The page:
Monday, June 9, 2014

Ida Lee Part 3~ Going Away to School.

My youngest brother Claude, was born on the 14th day of October, 1889. Four days previous, October 10th, my sister Margaret Lund gave birth to her first child, Guy, in the same log cabin  where I was born. It was still standing by the side of the newer house. I shall never forget the night Claude was born. Orson Wilkins, a young man from the church, was leaving for a mission. He was the son of Lucinda Wilkins, my first Primary President. The family lived on a farm about three miles from town at the foot of the mountains west of Nutrioso. The young people of the ward were going to the ranch to see Orson and have a little party. Rain, my brother, was very reluctant to go as the folks were depending on him to go to Alpine to get Sister Jepson, the midwife, who was to take care of Mother and deliver the baby. At last Rain was persuaded to go. About ten o'clock the party broke up and as we were on the way home, Rain drove out in an opening where he could see out house. A light was burning brightly in the kitchen window. Without a word to anyone He began putting the whip to the horses and it was a wild ride from there to home, where we found out that which we suspected. Mother was in labor and my brother-in-law William Lund, my sister Margaret's husband, had gone for Sister Jepson. Needless to say, there was little sleep around our house that night. Lillian and I went to bed in the small house whee Margaret was in bed with her new baby. It was hard on her, for just four days previous she had gone through the same ordeal giving birth to her little son. Mother had a very hard time. There were five years between her last confinement, Eva, and Claude. Sister Jepson arrived and was with her the rest of the night. The baby didn't arrive until morning, a fine healthy baby boy, making the 14th child for my parents and 8th brother for me.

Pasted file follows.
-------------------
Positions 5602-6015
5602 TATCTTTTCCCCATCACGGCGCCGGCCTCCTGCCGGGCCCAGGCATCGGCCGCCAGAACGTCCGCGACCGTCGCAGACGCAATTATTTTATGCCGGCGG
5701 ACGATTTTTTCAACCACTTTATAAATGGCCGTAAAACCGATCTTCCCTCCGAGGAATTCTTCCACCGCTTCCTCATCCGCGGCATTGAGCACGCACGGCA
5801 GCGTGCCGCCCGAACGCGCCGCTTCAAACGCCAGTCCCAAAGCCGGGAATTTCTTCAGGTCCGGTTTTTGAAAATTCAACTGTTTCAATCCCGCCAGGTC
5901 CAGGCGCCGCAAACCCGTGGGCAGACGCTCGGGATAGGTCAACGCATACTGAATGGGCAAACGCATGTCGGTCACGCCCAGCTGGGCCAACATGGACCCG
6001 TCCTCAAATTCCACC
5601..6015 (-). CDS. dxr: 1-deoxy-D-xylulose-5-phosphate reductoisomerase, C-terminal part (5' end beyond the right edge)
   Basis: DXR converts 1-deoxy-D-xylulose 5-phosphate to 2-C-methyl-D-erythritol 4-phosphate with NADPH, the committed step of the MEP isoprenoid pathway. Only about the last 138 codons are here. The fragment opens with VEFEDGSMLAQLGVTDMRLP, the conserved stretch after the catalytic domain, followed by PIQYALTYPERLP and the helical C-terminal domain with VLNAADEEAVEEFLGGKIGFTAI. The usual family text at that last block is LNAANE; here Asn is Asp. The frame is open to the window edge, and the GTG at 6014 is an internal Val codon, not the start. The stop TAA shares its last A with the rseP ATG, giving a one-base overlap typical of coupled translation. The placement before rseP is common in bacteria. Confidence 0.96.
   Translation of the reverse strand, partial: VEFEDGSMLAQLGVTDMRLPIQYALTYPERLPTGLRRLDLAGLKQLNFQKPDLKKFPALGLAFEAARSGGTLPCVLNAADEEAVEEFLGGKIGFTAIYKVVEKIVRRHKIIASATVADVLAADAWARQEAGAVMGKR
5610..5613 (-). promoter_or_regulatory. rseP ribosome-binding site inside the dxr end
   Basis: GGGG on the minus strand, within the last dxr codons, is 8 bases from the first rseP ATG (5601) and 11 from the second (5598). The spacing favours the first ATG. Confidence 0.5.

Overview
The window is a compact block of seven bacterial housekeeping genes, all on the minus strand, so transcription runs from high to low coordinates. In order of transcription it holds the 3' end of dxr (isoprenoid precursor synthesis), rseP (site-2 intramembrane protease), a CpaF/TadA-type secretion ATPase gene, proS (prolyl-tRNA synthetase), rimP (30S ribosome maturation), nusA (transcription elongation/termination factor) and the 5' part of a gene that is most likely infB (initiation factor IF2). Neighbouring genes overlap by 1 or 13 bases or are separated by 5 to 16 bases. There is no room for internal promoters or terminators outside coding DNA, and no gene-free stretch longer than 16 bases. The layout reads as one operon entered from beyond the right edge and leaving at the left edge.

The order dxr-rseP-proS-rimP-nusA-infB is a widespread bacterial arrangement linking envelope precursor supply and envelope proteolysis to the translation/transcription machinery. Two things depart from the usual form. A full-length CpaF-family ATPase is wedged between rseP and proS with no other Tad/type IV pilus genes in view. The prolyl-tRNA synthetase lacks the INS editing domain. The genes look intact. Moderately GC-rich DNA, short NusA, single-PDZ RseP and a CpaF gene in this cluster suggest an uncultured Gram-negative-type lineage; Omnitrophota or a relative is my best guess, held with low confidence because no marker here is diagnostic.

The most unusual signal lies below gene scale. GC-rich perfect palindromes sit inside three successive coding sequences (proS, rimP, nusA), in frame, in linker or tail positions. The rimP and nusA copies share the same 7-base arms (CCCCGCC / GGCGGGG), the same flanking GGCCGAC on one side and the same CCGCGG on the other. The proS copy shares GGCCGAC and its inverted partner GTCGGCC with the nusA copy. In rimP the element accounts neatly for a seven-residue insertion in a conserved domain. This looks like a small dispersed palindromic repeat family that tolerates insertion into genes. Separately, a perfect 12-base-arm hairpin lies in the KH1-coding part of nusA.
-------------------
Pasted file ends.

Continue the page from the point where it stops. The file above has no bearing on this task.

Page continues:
It is 9.3 miles from Nutrioso to Alpine, AZ, then back again. With a baby coming I am sure there were nervous moments on that ride with the midwife. Claude was the 14th baby born to Lucinda. I would have been worried that he would come quickly. I wonder what the trouble was that made it such a long labor. At any rate, Lucinda was very blessed to have come through 14 home births in log cabins with only midwives attending. Very blessed!

Pictured below are Ida Lee & her sister Lillian Lee.
 This photo was taken at the turn of the century in 1900. 
Ida was 16 years old, Lillian was 18, but smaller!
This is how Ida appeared at the time of the following story.

In the fall of 1899 I went to Thatcher to attend the Church Academy there. Will and Ella LeSueur went also. We went with Aunt Rachael and her son, Uncle Ralph Lee. I think the most lonesome night I ever spent was at Black River. We arrived there about 10 o'clock at night and the river was roaring below us. It reminded me of the days not so many years before when my dear brother had been swallowed up in those angry waters. After fording the river the next morning, Ella and I walked down the river and found the marker and empty grave which was Hyrum's resting place for a short time. We arrived on the Gila River the 26th of August, the hottest day I had ever experienced in my life. The river was up and we were so hot and dry and no water fit to drink. How my mind wandered back to my little home in the mountains and the many cold wells and springs.

I attended school until Christmas. There were many of my former friends and relatives in school there. Dudley Hamblin, Emma Bell Brown, John Lytle, Jennie Lee and Nettie Pace, who were my cousins and Katie and Will Pace's children (who had moved there from Nutrioso). This kept me from getting too lonesome. This was when old friends seemed very dear to me. Brother Emil Maeser, son of Doctor Karl G. Maeser, was the principal of the academy. I do not remember all the teachers but I do remember one because of his kindness to me, was Professor John Nash. I want to mention here, that one of my very first teachers, Emma Coleman, was there attending school. This was an inspiration to me for it exemplifies the fact that one never gets to old to learn. Her hair was snow white, but she was as alert as ever.